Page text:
Feeds

Nevex reverses cache rules to accelerate apps

Tells the cache what to cache

Top three mobile application threats

Canadian startup Nevex has launched a product which speeds applications by two-tiered solid state caching, which can be faster than just flash caching.

It means companies can get flash speed without having to load app data and file into a more expensive pure flash array.

This seemingly paradoxical idea works by having specific application and file data cached in server flash storage, and in the Windows system cache, which is in DRAM. CacheWorks software provides a file-based cache integrated with the Windows Server operating system.

System administrators can accelerate specific data by application, file type, and location. Nevex claims that "no other caching solution can proactively optimise the cache for application-specific I/O acceleration".

Andrew Flint, Nevex's product manager, said CacheWorks provides a multi-level cache: "Our [technology] operates at the Windows Server O/S level, which ... allowed us to integrate with existing Windows system cache, creating a multi-level caching solution that drives faster than Flash performance for the most active data."

The software installs on either physical or virtual servers, and uses a PCIe flash or a solid state drive (SSD) to cache active application data. Nevex says I/O-bound Windows apps like databases, business intelligence, mail servers, and transactional webservers can run up to 5X faster.

Geoff Barrall, the founder of Blue Arc and Drobo, and currently Overland Storage's chief technology officer, is a Nevex board member. He is quoted in Nevex' release: "CacheWorks’ ability to unlock the value in SSDs by seamlessly combining them with spinning disk in the server itself is nothing short of brilliant ... The product is great; we use the software here and in our environment have seen 3X acceleration in our enterprise applications."

CacheWorks runs on 64-bit Microsoft Windows Server 2003, 2008, and 2008 R2 running on a physical machine, or virtually on Windows Hyper-V or VMware, and is compatible with any Windows-supported Flash device.

Competition

How does CacheWorks compare to OCZ's Synapse hybrid disk and flash product?

Flint said: "OCZ Synapse is is the most analogous to our solution in terms of caching to local flash. OCZ's primary market thrust is at the consumer level (client PCs) whereas we are after business application servers, so there is some immediate market sector differentiation. Beyond that, we have clear product differentiation with OCZ's cache (which is an OEM of NVELO)."

OCZ Synapse is a reactive flash and there is no ability to cache data specific to particular applications or files, or integrate with the Windows system cache. What about Cache IQ?

Flint says: "Cache IQ is a NAS accelerator which operates on the NAS itself. This is a very different style of product, but in a competitive scenario we would position simply that caching on the NAS doesn’t address latency. Application data flows through the server bus, to and through the NAS cache and back. That's 500 to a 1,000 micro-seconds of latency.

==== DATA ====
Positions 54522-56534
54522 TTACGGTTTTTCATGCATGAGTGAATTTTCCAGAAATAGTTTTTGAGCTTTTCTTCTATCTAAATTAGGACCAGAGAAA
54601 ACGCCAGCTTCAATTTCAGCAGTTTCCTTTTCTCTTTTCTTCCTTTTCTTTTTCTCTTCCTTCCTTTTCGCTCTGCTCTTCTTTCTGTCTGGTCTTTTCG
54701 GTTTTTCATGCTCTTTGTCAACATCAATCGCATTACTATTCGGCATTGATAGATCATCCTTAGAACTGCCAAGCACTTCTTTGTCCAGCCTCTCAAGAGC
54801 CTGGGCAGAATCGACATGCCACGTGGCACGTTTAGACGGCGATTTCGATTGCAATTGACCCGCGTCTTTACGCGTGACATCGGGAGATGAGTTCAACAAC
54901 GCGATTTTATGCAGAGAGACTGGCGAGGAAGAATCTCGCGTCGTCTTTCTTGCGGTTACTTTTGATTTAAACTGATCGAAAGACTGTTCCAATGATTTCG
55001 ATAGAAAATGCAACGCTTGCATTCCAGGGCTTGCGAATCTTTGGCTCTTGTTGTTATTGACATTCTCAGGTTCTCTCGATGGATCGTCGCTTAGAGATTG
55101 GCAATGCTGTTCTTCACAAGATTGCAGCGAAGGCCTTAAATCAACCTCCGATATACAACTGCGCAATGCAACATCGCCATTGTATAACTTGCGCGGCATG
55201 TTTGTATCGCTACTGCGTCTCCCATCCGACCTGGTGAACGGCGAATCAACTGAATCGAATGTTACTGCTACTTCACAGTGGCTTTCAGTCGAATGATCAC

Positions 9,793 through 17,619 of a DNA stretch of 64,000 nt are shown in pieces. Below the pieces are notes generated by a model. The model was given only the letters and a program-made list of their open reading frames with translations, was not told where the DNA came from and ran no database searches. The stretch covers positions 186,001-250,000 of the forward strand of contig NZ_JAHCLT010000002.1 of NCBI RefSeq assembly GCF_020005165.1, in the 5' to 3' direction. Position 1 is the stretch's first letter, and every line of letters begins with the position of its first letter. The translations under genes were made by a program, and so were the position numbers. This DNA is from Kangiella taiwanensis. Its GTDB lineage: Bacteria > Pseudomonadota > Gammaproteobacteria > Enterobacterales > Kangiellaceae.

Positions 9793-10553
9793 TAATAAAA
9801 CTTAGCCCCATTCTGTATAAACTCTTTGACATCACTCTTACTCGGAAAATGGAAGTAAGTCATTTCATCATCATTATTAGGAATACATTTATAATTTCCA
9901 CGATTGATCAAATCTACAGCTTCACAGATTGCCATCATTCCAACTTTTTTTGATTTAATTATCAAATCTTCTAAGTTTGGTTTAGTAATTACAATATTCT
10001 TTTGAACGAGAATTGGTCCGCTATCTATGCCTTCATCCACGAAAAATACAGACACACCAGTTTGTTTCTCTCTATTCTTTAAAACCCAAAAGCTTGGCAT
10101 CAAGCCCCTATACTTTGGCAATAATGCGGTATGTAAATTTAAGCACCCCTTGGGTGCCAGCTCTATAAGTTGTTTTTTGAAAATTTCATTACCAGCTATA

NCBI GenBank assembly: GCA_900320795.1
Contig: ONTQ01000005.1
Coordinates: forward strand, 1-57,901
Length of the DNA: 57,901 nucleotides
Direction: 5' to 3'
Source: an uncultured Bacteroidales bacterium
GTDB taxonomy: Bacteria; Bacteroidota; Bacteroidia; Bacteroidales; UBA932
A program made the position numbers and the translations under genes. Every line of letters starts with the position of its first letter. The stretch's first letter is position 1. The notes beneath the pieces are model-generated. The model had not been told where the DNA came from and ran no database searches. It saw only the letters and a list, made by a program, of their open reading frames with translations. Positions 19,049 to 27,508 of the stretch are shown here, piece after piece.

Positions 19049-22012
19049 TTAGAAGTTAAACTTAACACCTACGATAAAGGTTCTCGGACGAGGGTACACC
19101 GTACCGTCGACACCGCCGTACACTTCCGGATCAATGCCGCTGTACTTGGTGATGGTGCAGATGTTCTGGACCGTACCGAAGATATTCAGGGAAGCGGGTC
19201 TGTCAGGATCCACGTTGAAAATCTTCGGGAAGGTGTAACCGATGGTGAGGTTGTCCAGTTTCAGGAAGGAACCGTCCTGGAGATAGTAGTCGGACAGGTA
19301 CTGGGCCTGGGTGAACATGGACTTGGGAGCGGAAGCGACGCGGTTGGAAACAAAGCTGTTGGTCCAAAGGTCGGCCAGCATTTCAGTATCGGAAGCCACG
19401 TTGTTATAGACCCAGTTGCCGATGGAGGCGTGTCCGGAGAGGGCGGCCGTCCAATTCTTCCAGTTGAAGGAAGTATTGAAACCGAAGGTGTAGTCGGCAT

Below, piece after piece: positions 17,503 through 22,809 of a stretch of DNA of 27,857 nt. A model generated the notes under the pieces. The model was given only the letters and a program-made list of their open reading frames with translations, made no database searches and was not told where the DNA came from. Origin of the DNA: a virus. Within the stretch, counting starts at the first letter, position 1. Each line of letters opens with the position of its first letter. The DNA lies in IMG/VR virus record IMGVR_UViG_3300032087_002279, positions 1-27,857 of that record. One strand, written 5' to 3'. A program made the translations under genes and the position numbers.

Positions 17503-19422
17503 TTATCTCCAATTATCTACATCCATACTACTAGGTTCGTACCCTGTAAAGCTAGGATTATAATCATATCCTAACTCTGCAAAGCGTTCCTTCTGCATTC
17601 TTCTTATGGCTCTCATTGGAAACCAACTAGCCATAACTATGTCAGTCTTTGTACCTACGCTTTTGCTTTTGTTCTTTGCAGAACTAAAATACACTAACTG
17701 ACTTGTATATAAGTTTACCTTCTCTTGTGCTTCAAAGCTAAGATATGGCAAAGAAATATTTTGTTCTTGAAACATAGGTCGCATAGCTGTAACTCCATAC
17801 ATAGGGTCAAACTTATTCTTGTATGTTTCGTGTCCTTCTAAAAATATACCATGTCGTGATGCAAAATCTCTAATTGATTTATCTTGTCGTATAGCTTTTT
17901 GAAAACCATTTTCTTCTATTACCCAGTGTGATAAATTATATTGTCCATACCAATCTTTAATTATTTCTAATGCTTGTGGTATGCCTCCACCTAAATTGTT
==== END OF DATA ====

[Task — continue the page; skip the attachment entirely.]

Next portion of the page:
"CacheWorks caches on the server itself, and operates at bus speed – 10 to 20 micro-seconds. That’s one to two orders of magnitude improvement. The same argument applies to SAN-based accelerators, or network appliance caches."

The price for CacheWorks is $2,495 per physical server. A subscription program will be made available for those customers who prefer fixed monthly expenses. An initial offer price of $1,495 is in place until "channel partners are fully established". There is limited availability now with general availability by 11 November. ®

High performance access to file storage

More from The Register

next story
This time it's 'Personal': new Office 365 sub covers just two devices
Redmond also brings Office into Google's back yard
Kingston DataTraveler MicroDuo: Turn your phone into a 72GB beast
USB-usiness in the front, micro-USB party in the back
Dropbox defends fantastically badly timed Condoleezza Rice appointment
'Nothing is going to change with Dr. Rice's appointment,' file sharer promises
Inside the Hekaton: SQL Server 2014's database engine deconstructed
Nadella's database sqares the circle of cheap memory vs speed
BOFH: Oh DO tell us what you think. *CLICK*
$%%&amp Oh dear, we've been cut *CLICK* Well hello *CLICK* You're breaking up...
Just what could be inside Dropbox's new 'Home For Life'?
Biz apps, messaging, photos, email, more storage – sorry, did you think there would be cake?
Amazon reveals its Google-killing 'R3' server instances
A mega-memory instance that never forgets
Cisco reps flog Whiptail's Invicta arrays against EMC and Pure
Storage reseller report reveals who's selling what
prev story

Whitepapers

Top three mobile application threats
Learn about three of the top mobile application security threats facing businesses today and recommendations on how to mitigate the risk.
Combat fraud and increase customer satisfaction
Based on their experience using HP ArcSight Enterprise Security Manager for IT security operations, Finansbank moved to HP ArcSight ESM for fraud management.
The benefits of software based PBX
Why you should break free from your proprietary PBX and how to leverage your existing server hardware.
Five 3D headsets to be won!
We were so impressed by the Durovis Dive headset we’ve asked the company to give some away to Reg readers.
SANS - Survey on application security programs
In this whitepaper learn about the state of application security programs and practices of 488 surveyed respondents, and discover how mature and effective these programs are.